Before I discuss the movies I did see, let me briefly explain why certain movies are not on here.

The Watchmen & Swamp Thing-I have great respect for Alan Moore, but I just never got into these creations.
Catwoman-I have common sense.
The X-Men
This is a tough one, the X-Men films have been praised by critics and fans (well, the first two anyway) but I simply have never liked The X-men. Not just because I am a DC fan, but I have always hated the whole way the heroes are hated by the public in those stories. So, I had no desire to see the movies. I am sure they are great and very well made, but I have no interest in them. However, I have heard so many good things I may have to check it out someday.
The Hulk & Thor-Same story, just not interested. Hulk actually looked real dumb.
Batman (1966)-I have already done a review of this, and covered everything I could have said.

April 10, 2012

Top 5 Favorite Program Blocks




It’s one thing when a program is a big hit, but what is really cool is when an entire block of programs are a big hit. Everyone turns the channel to one station and leaves it there because every show is worth watching. This is rare, especially today, but I wanted to take a moment to look at my favorite program blocks. Those times when you put the channel on, toss the remote away, and just enjoy. I have already gone over most of these shows so I will not go into too much detail.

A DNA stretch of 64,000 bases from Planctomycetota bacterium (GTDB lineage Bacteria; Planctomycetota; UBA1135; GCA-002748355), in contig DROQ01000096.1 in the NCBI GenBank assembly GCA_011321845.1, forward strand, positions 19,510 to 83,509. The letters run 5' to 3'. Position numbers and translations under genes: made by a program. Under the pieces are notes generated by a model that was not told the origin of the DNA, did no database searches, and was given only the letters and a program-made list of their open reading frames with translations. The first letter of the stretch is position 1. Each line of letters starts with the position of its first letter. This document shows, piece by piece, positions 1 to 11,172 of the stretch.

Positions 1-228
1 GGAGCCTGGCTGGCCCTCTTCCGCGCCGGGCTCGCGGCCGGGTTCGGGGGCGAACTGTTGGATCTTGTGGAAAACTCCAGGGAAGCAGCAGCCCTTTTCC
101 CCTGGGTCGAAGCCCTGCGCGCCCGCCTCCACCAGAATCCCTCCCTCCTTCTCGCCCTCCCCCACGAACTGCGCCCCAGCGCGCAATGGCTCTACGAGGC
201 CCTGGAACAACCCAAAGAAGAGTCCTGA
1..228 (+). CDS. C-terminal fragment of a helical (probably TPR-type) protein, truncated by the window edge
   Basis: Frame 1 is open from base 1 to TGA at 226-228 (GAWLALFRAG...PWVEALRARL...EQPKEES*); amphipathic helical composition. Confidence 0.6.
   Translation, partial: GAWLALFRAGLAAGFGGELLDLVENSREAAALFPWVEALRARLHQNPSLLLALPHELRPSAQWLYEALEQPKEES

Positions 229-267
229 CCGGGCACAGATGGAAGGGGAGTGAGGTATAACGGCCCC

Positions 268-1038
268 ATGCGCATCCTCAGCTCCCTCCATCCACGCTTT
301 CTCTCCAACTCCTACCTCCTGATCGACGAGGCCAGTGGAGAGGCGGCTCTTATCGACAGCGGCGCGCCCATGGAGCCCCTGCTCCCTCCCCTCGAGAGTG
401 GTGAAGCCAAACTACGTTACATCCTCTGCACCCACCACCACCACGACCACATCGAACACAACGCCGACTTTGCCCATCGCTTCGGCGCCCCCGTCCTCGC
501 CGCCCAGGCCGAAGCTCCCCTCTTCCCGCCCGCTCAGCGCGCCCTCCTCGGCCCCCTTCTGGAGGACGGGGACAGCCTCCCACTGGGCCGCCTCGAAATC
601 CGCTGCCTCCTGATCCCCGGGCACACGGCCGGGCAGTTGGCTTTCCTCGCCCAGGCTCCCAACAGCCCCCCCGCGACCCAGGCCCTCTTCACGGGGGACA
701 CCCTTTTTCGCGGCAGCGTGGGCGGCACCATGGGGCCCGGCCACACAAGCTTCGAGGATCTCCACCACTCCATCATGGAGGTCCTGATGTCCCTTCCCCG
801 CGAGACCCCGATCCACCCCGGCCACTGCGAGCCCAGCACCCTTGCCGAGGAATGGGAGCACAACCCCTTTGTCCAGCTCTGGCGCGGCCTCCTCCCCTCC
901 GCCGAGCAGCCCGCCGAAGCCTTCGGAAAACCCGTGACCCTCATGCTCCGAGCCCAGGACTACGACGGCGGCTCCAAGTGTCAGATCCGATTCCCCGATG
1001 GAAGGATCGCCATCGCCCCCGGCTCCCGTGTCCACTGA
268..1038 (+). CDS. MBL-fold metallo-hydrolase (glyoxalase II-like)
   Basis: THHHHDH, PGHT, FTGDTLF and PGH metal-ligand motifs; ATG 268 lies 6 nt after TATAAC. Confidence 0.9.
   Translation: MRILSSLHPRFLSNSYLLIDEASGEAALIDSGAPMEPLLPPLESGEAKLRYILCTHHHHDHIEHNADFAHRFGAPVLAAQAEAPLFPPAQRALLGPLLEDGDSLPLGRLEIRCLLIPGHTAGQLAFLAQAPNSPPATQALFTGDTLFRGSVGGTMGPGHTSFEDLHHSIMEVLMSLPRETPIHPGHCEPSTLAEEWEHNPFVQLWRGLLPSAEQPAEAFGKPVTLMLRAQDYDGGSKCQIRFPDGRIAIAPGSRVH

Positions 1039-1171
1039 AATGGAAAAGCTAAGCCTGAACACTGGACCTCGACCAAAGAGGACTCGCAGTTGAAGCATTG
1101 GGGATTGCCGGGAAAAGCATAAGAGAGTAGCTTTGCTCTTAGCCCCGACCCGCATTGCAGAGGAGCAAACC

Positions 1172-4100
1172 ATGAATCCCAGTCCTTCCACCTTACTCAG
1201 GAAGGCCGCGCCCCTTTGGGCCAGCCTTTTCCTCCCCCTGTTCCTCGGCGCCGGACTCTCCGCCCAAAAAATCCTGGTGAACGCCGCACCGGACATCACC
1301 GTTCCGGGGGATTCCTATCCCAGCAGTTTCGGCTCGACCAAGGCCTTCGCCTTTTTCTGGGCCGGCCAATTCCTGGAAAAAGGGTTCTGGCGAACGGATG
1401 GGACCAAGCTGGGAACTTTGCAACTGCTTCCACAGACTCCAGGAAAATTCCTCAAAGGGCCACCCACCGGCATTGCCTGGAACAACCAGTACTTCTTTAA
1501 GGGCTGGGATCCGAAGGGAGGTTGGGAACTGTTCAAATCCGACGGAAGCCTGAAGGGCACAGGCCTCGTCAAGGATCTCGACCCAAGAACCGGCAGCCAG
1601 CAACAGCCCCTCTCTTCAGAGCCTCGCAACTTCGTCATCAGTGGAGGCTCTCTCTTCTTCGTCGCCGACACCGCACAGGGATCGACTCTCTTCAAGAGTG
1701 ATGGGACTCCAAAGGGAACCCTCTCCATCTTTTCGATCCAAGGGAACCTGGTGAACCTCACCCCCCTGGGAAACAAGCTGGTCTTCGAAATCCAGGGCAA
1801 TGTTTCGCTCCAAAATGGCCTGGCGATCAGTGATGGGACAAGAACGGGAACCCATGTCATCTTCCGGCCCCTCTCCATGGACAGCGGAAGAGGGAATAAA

#5.NBC Saturday Night (1984-1994)
Saturday night is generally a rough night to schedule family programming because people are usually out. However, from the mid 80’s to early 90’s, NBC found a winning formula for Saturday night comedies. Gimmee A Break, Facts of Life, Golden Girls, and 227 were a killer line-up which was later joined by Amen, Empty Nest, Carol & Company, and Sisters at 10:00. After Golden Girls went off the air nothing else really worked and when Empty Nest was cancelled that was it for sitcoms on Saturday night. However the memories linger. It is a really amazing time, if you look at the schedule prior to 1982 or after 1993 or so you see dramas or movies, sitcoms aren’t supposed to work on Saturday’s! In fact when ABC tried it, they failed horribly but NBC found a way to make it work, credit to them.


#4. Disney’s One Saturday Morning (1997-2002)
I loved this; it made me start watching Saturday Morning Cartoons again. Here is the embarrassing part; I wasn't exactly a kid when it was one. My ex was kind of, weird, and she watched this and got me hooked. I loved the shows they had on here, including Pepper-Ann, Recess, Sabrina, The New Adventures of Winnie The Pooh, and later on Mickey Mouse Works and The House of Mouse. I guess I was at that funny age when between childhood and adulthood, and this block afforded me a chance to pretend to be a kid again. What's wrong with that?


#3. CBS Mondays (1997-2004)
This one doesn’t have a cool name, but for a while from around 1998-2004 CBS Monday night was my second favorite night of the week. Cosby and later Yes, Dear, King of Queens, Everybody Loves Raymond, and Becker. What a great schedule! Ok, let’s be fair. Yes, Dear was not a great show. In fact it was downright stupid. However, as part of the Monday line-up it just kind of worked. When Still Standing and Two and a Half Men came on and Everybody Loves Raymond finally went off the fun was over, but for awhile there that was a fun night of television. I could go even further back and say this started with The Nanny and Murphy Brown, but I didn’t watch it regularly then.